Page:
Woman, 24, who found a lump in her breast was dismissed doctors who said she was ‘too young’
After finding a lump in her breast in January 2018, Alexandria Whitaker did what we’re all told to do: go to your doctor.
But that simple step somehow became complicated.
Then-24-year-old Alexandria, of Orlando, Florida, was brushed off.
It can’t be anything sinister, her doctor said, because you’re 24.
For that reason, the doctor explained, there was no point addressing her concerns.
While most of us are usually inclined to accept a doctor’s verdict, trust in the medical profession has fallen dramatically in recent years, and Alexandria found herself to be among the skeptics.
She pushed for a scan, which revealed a mass, prompting a biopsy, which revealed stage 1 triple positive breast cancer – in other words, driven by all three of her breast hormones – in February 2018.
Alexandria Whitaker, now 25, of Orlando, Florida, was diagnosed with stage 1 breast cancer in February 2018. At first, her doctor said it wasn’t worth checking out because she was 24 (pictured, left, before her diagnosed) with no family history of breast cancer. After she pushed her doctors to take her concerns over her lump seriously, a mammogram revealed cancer
In July, she decided to have a double mastectomy and reconstruction – a straightforward decision for Alexandria once she completed chemotherapy, keen to cut out any risk that her cancer could reoccur, and desperate not to endure chemo again
‘I was devastated and scared. I immediately burst into tears and called my mum, dad and fiancé, then my closest friends. I wanted them to know as soon as I did, and I’m so blessed to have an incredibly strong and fiercely loyal support team with me,’ Alexandria said. Pictured: Alexandria with Timmy, her fiancé
‘I wasn’t even looking for a lump when I found it,’ Alexandria said.
She was getting ready to go out with her friends, and she put on an adhesive bra.
It was while smoothing it on that she felt the lump, very clearly, and knew that it wasn’t normal for her body.
‘I didn’t think too much of it that night,’ Alexandria, a PR, said, ‘I was ready to have a good night, but thankfully I remembered it the next morning.’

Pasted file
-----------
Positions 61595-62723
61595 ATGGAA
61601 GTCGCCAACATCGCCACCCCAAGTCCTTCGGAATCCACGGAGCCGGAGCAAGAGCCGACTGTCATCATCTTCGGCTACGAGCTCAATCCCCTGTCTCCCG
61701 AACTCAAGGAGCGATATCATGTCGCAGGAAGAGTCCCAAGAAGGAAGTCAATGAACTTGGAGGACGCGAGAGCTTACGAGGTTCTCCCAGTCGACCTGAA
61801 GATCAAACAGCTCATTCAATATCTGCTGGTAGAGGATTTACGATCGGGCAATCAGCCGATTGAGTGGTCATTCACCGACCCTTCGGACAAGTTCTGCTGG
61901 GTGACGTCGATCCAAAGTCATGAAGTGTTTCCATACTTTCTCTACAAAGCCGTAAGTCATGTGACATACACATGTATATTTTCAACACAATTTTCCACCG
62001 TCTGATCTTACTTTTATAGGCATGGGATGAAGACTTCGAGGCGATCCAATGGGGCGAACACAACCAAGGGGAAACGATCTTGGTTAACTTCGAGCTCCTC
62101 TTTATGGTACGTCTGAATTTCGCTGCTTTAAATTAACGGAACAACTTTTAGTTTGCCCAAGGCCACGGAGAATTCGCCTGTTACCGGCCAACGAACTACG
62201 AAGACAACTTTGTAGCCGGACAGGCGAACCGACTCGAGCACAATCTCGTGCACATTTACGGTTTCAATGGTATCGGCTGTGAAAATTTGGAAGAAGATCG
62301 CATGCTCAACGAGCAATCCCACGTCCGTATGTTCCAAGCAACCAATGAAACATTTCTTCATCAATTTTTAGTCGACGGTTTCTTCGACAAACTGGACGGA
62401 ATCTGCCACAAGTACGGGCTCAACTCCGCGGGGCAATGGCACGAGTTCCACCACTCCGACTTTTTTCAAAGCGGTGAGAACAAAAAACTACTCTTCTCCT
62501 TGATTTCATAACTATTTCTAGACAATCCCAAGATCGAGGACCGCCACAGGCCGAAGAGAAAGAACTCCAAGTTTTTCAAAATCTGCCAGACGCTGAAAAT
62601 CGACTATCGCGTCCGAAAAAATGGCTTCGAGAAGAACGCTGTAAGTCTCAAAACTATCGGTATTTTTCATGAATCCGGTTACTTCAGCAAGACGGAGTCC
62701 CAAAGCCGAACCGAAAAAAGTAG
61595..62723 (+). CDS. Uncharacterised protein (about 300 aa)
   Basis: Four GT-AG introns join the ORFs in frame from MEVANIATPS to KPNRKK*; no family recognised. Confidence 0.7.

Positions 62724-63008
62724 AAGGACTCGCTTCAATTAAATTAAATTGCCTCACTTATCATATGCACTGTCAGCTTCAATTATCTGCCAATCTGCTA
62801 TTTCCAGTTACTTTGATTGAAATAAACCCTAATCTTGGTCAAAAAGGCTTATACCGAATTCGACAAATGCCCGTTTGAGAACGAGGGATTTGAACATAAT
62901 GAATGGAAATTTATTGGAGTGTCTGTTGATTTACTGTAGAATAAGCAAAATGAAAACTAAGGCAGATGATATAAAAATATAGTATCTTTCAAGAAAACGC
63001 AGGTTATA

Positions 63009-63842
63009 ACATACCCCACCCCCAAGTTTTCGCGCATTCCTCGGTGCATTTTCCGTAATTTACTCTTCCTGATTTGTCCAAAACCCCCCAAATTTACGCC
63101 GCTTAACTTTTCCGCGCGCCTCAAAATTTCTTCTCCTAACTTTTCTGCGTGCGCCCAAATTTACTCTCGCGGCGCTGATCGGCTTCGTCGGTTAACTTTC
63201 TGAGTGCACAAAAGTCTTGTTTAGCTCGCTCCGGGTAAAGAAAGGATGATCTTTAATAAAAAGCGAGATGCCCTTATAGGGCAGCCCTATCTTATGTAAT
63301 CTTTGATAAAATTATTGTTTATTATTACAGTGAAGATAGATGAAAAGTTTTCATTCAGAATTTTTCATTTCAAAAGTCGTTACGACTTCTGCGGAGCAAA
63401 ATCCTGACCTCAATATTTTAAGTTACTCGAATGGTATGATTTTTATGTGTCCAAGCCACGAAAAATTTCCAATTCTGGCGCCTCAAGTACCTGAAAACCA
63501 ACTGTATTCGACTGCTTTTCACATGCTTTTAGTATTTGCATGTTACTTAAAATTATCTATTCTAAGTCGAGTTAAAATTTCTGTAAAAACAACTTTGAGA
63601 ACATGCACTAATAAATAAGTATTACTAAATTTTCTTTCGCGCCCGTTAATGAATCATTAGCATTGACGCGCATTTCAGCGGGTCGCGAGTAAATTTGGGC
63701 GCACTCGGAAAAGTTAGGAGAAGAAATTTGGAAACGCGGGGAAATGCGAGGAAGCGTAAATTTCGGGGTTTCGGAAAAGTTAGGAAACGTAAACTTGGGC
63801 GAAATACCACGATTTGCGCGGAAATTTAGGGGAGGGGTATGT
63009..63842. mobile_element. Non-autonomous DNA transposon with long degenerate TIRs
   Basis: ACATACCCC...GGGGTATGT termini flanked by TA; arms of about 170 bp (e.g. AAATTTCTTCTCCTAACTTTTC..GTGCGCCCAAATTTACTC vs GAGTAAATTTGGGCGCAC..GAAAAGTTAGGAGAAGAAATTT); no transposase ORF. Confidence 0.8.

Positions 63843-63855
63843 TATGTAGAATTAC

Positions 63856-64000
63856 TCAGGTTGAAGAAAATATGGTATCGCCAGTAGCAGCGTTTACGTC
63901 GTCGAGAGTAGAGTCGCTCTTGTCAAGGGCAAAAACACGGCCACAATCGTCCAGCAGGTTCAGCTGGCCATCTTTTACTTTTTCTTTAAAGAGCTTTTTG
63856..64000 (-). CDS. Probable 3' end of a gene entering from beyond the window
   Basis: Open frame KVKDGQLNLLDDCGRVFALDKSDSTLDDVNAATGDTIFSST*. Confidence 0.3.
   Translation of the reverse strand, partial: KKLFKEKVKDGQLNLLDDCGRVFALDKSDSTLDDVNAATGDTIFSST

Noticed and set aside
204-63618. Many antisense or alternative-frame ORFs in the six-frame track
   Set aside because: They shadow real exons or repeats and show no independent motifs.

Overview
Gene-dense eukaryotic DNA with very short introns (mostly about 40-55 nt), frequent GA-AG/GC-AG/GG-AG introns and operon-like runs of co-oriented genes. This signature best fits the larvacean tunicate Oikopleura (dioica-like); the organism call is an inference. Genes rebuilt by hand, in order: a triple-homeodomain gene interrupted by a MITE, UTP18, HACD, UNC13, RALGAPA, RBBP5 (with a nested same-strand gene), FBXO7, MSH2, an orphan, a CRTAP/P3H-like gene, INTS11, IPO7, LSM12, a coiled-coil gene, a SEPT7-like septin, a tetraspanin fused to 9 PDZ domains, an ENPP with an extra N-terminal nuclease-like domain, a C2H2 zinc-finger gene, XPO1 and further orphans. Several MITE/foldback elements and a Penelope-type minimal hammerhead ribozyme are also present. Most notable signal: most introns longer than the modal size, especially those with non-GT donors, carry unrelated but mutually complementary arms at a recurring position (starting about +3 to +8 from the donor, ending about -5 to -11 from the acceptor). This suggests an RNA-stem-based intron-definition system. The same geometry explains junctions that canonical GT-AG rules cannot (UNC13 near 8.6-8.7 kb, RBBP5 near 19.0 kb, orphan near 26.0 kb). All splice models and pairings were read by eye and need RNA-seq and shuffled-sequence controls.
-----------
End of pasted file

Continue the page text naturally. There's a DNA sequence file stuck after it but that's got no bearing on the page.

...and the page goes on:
One of her best friends, who is a doctor, felt it, and agreed it felt solid, but neither were too concerned. Alexandria was so young – breast cancer is most common in women over 55 – and she had no family history. But they agreed that she should get it checked out.
Her doctor’s abrupt dismissal took her aback.
‘It made me feel pretty upset. I knew that this wasn’t something normal for my body and the doctor was dismissing me based on feeling alone. I’m no medical professional, but you can’t know what’s going on inside someone’s body without doing some sort of test. Physical touch isn’t going to tell you much,’ Alexandria said.
She pushed for testing, not sure what kind of tests she would need but certain she needed something more than a hunch.
Her first screening was an ultrasound, and going in she was told they wouldn’t be doing a mammogram after.
That changed when the technician saw a clear mass on the screen.
The mammogram showed a shadow, and the technician ordered a biopsy, which Alexandria describes as ‘one of the most painful procedures of this whole experience’. ‘They didn’t numb me and there was a long needle inserted into my breast. My whole right breast was bruised for weeks after,’ she said.
That physical pain was followed by an emotional blow, delivered over the phone while she was in the car at 80 miles an hour.
She was moving house, and her doctor called.
Naturally intrigued, Alexandria picked up. Due to HIPAA laws, which protect patient privacy, doctors rarely ever deliver sensitive information over the phone. But this case was an exception.
‘I still think it’s insane that’s how she told me,’ Alexandria said. ‘I was devastated and scared. I immediately burst into tears and called my mum, dad and fiancé, then my closest friends. I wanted them to know as soon as I did, and I’m so blessed to have an incredibly strong and fiercely loyal support team with me.’